Sermon: Tenth Sunday after Trinity, 31 July 2016, St John the Divine

Readings  Ecclesiastes 1.2, 12-14, 2.18-23; Colossians 3.1-11; Luke 12.13-21

Preacher  The Revd Neil Summers

As a child, if I couldn’t find anything I wanted to spend money on in Woolworths, or Bobby White’s, the local toy shop, I would go the post office with my modest job earnings and buy a few saving stamps.  If I remember correctly, they cost 2/- each and you’d stick them in a little book in rows of five, two rows to a page, so that each page added up to a pound.  It was really motivating to see the pages filling up.  However, it was totally devastating to lose your book of stamps, as you might imagine, but that’s what happened one day when I got home and realised the book wasn’t with me.  I looked everywhere and re-traced my steps, but it never did turn up.  It took me ages to save those few pounds and ages to get over it: it sounds daft and very small scale now, but something of my future plans disappeared with that book.   Mind you, somebody else’s plans probably received a boost!  An early lesson, perhaps, that good intentions of securing the future come to nothing if the events of the present take them away.  But planning financially for the future, while sensible in so many ways, has always been precarious.  In recent years, the failure of businesses and threats to – even collapse of – pension schemes, and plummeting value of stocks and shares, have left even the most devout piggy bank shakers feeling, often justifiably, cheated, deceived and deprived of all they had so carefully planned and saved for. Perhaps it’s partly in response to that that we’ve seen the growth of the ‘buy now, and pay later’ culture, with all the bitter irony that lies hidden in that statement.  The irony is compounded by the parable of the rich fool coming up in a week which has seen scathing criticism of Sir Philip Green, apparently sailing his £300 million yacht around the Greek Islands as BHS shut their doors and employees walked into an uncertain future.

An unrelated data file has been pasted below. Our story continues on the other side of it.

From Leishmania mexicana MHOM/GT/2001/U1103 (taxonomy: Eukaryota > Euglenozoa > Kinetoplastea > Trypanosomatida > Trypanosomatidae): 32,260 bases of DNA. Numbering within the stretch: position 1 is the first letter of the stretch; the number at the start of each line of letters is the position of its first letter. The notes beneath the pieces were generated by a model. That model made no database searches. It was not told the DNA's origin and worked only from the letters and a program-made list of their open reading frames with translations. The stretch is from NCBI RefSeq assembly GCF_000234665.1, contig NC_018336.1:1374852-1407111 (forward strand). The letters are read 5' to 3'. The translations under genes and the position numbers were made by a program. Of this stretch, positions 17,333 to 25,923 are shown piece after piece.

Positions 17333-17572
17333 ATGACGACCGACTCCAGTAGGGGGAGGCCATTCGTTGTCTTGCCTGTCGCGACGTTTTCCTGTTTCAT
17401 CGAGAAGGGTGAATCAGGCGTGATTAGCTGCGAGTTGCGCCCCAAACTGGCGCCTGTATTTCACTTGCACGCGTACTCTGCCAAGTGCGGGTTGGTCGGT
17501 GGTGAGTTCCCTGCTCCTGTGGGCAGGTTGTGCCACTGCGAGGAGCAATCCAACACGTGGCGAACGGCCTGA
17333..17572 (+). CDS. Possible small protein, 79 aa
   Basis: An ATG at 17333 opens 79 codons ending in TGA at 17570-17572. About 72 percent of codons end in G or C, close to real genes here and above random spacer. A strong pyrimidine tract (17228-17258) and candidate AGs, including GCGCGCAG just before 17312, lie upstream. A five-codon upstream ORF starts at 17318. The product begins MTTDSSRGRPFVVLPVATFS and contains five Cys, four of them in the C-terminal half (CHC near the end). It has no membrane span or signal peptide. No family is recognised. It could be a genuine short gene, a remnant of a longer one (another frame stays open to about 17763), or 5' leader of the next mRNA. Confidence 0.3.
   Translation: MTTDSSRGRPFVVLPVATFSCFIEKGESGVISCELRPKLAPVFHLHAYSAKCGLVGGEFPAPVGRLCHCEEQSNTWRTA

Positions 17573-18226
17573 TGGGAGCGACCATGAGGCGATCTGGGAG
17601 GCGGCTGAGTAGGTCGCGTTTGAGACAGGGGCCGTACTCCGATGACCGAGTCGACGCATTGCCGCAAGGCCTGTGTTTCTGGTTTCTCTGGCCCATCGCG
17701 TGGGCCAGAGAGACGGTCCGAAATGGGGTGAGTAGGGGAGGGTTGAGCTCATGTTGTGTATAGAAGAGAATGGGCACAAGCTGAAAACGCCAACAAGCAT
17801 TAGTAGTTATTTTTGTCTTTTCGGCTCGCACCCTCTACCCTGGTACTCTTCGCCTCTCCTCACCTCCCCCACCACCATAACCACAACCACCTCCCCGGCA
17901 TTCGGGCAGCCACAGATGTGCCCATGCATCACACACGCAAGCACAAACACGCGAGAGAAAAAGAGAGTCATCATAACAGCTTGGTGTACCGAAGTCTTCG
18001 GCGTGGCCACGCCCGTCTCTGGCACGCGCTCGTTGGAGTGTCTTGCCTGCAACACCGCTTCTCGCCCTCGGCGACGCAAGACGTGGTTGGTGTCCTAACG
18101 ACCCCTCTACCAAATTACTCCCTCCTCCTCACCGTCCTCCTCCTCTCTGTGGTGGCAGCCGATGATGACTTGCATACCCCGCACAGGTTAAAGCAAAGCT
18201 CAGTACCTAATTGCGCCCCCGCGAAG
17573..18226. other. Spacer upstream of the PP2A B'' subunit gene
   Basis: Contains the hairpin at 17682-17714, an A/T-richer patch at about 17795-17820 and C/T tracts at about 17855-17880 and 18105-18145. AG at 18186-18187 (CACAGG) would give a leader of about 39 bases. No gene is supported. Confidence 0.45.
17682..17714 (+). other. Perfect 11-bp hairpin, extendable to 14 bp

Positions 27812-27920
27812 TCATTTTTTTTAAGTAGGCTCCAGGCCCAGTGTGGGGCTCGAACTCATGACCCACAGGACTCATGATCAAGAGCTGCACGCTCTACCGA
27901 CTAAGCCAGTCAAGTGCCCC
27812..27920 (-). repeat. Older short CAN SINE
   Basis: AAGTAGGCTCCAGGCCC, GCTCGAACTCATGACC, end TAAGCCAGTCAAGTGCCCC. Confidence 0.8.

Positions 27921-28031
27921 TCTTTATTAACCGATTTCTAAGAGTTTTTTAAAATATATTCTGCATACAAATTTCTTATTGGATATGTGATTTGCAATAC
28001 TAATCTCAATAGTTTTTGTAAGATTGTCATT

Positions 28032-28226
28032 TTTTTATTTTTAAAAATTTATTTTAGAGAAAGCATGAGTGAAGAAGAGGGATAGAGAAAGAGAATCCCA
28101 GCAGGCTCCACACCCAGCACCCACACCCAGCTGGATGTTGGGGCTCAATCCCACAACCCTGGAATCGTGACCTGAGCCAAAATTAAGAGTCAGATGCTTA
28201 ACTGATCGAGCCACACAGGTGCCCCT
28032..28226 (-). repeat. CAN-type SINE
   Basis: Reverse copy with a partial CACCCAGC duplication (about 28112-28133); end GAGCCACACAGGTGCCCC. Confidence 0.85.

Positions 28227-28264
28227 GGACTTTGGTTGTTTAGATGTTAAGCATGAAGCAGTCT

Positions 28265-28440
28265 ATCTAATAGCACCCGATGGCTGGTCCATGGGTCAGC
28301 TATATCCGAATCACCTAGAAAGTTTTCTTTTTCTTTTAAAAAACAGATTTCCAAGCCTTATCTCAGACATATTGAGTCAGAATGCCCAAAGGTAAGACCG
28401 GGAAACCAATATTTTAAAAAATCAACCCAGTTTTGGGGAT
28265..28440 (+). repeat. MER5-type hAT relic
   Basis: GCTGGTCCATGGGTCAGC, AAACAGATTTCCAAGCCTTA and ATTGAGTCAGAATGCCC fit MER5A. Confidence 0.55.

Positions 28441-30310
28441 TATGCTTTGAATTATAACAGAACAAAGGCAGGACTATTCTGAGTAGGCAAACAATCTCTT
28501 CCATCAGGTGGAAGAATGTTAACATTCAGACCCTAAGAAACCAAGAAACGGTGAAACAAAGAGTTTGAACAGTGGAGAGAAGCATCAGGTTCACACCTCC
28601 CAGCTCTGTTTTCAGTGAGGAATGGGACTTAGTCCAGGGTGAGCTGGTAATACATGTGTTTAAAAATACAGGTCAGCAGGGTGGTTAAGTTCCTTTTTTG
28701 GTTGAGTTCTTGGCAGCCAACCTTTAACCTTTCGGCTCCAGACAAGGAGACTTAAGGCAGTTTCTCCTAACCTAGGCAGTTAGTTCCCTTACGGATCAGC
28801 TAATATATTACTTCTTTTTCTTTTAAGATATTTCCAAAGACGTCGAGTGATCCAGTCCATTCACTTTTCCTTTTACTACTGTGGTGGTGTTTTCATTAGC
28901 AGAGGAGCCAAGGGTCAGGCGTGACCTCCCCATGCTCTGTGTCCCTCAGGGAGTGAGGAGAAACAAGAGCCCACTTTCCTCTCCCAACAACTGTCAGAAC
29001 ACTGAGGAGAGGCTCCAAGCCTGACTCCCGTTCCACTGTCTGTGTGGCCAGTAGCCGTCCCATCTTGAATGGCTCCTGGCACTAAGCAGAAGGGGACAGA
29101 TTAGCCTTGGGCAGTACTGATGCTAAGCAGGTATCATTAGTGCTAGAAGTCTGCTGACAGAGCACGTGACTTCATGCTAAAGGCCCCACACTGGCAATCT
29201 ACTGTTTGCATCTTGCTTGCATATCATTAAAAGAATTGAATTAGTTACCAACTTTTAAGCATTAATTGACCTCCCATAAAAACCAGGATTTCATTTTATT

Of course, it’s not only planning for the future financially that concerns us. The national upheaval of the past five weeks has called into question almost every kind of security.  Political leadership and financial markets change by the day, while future funding for research, trade relationships, and the right to live, work and travel freely where we choose have ceased to be certainties.  A deeply introspective trend in news coverage is entirely understandable in these circumstances.  Nonetheless, the disappearance from the headlines and front pages of the many people in the world who have learned the meaning of insecurity through far greater hardship and terrible loss is striking, notwithstanding the horrors recently visited on Afghanistan, Iraq, Germany and France, to name only a few.